Citing `Illegal Activities,' County Cuts Microphone to Free Speech Program

Article excerpt

Byline: Tim Christie The Register-Guard

Lane County officials plan to pull the electrical plug on a free-wheeling free speech program that takes place during Saturday Market season at the Wayne Morse Free Speech Plaza, saying excessive noise and unlawful behavior on the terrace have become untenable.

"We're not trying to suppress or censor free speech," Commissioner Bobby Green said. "We're concerned with the level of what we consider to be illegal activities" that take place on the plaza, such as drug dealing, defecation, urination and vandalism.

"It's disgraceful what they're doing to a public resource," Commissioner Bill Dwyer added. "Wayne Morse would be turning over in his grave if he could see what I've seen on several occasions."

The commissioners, following the recommendation of a county policy committee, say they still want to assure free speech access at the plaza - but that doesn't mean they have to provide an electrical outlet for power.

Amplified noise has been a problem, with the county receiving "numerous complaints" from local businesses, Green said. Beyond that, the absence of electrical power should help reduce the trashing of the plaza, county officials hope.

Organizers of the Wayne Morse Youth Program - who pay the county for the electricity they use - agree there's a long-running problem associated with homeless youth who congregate on the plaza during Saturday Market season. But they say cutting off electrical power doesn't solve anything.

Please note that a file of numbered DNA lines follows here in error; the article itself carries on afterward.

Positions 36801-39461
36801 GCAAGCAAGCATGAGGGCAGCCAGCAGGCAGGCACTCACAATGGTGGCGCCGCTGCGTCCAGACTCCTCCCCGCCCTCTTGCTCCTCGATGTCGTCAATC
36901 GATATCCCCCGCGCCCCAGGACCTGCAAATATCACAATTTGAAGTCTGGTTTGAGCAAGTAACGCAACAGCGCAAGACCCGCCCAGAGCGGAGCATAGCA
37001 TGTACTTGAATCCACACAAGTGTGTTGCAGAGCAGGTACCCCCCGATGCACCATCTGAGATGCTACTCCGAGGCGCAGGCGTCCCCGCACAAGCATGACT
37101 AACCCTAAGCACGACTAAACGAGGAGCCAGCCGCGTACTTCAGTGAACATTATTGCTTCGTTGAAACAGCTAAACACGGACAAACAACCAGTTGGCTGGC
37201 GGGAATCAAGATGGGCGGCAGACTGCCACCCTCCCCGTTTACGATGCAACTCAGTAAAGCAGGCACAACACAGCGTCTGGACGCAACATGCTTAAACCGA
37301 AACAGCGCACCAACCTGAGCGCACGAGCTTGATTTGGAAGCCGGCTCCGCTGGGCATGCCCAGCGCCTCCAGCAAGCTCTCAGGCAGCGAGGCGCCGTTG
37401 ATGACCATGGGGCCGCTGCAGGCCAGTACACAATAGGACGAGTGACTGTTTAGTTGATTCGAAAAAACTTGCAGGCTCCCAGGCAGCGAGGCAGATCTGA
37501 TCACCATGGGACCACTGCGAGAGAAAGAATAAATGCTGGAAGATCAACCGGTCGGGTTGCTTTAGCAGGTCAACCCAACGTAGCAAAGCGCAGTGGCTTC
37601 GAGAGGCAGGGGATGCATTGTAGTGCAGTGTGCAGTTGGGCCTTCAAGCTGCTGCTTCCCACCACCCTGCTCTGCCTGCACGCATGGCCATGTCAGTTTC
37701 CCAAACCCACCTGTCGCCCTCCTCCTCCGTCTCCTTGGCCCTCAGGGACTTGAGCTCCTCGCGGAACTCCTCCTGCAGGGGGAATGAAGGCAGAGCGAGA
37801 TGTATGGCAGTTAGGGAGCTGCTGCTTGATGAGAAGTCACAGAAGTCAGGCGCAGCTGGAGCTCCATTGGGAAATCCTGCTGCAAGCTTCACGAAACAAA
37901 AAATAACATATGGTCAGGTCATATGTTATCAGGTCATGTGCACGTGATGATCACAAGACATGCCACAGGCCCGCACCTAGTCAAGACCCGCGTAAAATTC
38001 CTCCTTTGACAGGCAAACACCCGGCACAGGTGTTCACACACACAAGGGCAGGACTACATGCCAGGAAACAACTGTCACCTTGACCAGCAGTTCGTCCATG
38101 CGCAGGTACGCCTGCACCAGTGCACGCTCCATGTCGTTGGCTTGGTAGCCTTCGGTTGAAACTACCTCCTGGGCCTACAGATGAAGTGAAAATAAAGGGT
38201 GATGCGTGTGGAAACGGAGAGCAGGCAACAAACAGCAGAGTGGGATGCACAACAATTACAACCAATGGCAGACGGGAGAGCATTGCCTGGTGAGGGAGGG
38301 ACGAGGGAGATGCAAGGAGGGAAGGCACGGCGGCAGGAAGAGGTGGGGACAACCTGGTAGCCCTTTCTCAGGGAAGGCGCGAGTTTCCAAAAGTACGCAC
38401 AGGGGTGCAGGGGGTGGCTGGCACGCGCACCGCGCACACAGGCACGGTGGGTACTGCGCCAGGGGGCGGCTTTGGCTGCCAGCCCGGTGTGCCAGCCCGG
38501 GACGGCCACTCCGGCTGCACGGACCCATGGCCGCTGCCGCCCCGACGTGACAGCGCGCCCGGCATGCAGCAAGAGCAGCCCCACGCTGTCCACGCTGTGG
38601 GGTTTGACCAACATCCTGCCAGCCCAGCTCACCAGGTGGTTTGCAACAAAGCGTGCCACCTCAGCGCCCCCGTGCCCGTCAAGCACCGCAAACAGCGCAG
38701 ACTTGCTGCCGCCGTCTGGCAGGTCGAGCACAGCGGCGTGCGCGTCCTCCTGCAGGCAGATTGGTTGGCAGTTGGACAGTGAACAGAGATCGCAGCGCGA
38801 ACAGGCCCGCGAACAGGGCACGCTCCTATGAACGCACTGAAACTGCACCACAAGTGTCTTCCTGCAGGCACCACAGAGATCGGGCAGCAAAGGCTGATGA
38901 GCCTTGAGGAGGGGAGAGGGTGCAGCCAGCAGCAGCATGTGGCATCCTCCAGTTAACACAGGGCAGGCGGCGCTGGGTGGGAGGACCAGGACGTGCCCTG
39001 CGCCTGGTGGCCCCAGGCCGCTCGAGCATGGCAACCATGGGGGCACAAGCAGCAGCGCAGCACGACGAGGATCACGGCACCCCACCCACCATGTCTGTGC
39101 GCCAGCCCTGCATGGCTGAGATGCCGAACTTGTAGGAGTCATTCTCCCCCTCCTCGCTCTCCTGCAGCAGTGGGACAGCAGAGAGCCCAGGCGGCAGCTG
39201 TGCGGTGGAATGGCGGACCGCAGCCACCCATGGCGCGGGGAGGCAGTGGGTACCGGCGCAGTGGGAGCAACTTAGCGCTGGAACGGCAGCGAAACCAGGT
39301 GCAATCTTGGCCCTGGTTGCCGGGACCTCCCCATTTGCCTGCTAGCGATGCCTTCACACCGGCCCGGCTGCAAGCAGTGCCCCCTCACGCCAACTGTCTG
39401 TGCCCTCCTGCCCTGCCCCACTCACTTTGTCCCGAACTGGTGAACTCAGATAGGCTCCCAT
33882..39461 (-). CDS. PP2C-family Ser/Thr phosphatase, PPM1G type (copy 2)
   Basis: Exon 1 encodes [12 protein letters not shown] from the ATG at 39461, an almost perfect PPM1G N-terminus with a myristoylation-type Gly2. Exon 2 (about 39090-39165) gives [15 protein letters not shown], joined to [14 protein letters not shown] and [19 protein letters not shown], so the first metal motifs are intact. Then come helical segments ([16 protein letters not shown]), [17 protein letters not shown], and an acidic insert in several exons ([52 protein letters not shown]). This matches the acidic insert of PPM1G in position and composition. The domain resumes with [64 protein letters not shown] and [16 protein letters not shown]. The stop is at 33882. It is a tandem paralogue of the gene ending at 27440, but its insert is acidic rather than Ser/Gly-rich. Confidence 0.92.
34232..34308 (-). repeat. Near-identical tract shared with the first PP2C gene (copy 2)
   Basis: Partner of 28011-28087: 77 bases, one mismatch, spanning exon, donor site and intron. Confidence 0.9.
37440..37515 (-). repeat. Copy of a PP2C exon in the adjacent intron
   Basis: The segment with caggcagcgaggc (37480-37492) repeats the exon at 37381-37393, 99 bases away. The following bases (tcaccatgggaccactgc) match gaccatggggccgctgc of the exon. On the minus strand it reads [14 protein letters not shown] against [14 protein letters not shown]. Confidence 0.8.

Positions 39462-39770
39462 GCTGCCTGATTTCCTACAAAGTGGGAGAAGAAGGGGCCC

"It's a sorry situation," said Victor Stathakis, who founded the program and has been organizing Saturday free speech events since 1993. "But we don't see how the remedy fits the problem. We're not that problem. We don't attract that problem."

As for noise, he said the program has never received any complaints. When speakers are too loud or use profane language, organizers turn down the mike or tell speakers to tone it down, he said.

County officials seem to be lumping the free speech program with other youth who are causing problems on the plaza, said Iana Matthews-Harris, 18, and Ishi Woods, 22, the program's current co-managers.

"It makes me think they've never been down here," Matthews-Harris said. "We don't condone the stuff that's going on. The county is shutting us off as if that's going to solve the problem."

"We're trying to do a positive thing," Woods added. "We're trying to give youth a voice."

This past Saturday, as Woods and Matthews-Harris talked in the middle of the plaza, a group of young people gathered under a covered area next to the county Public Services Building and courthouse. They could be seen exchanging what appeared to be cash for drugs not 15 feet from the statue of Wayne Morse, and the faint smell of marijuana smoke was in the air. …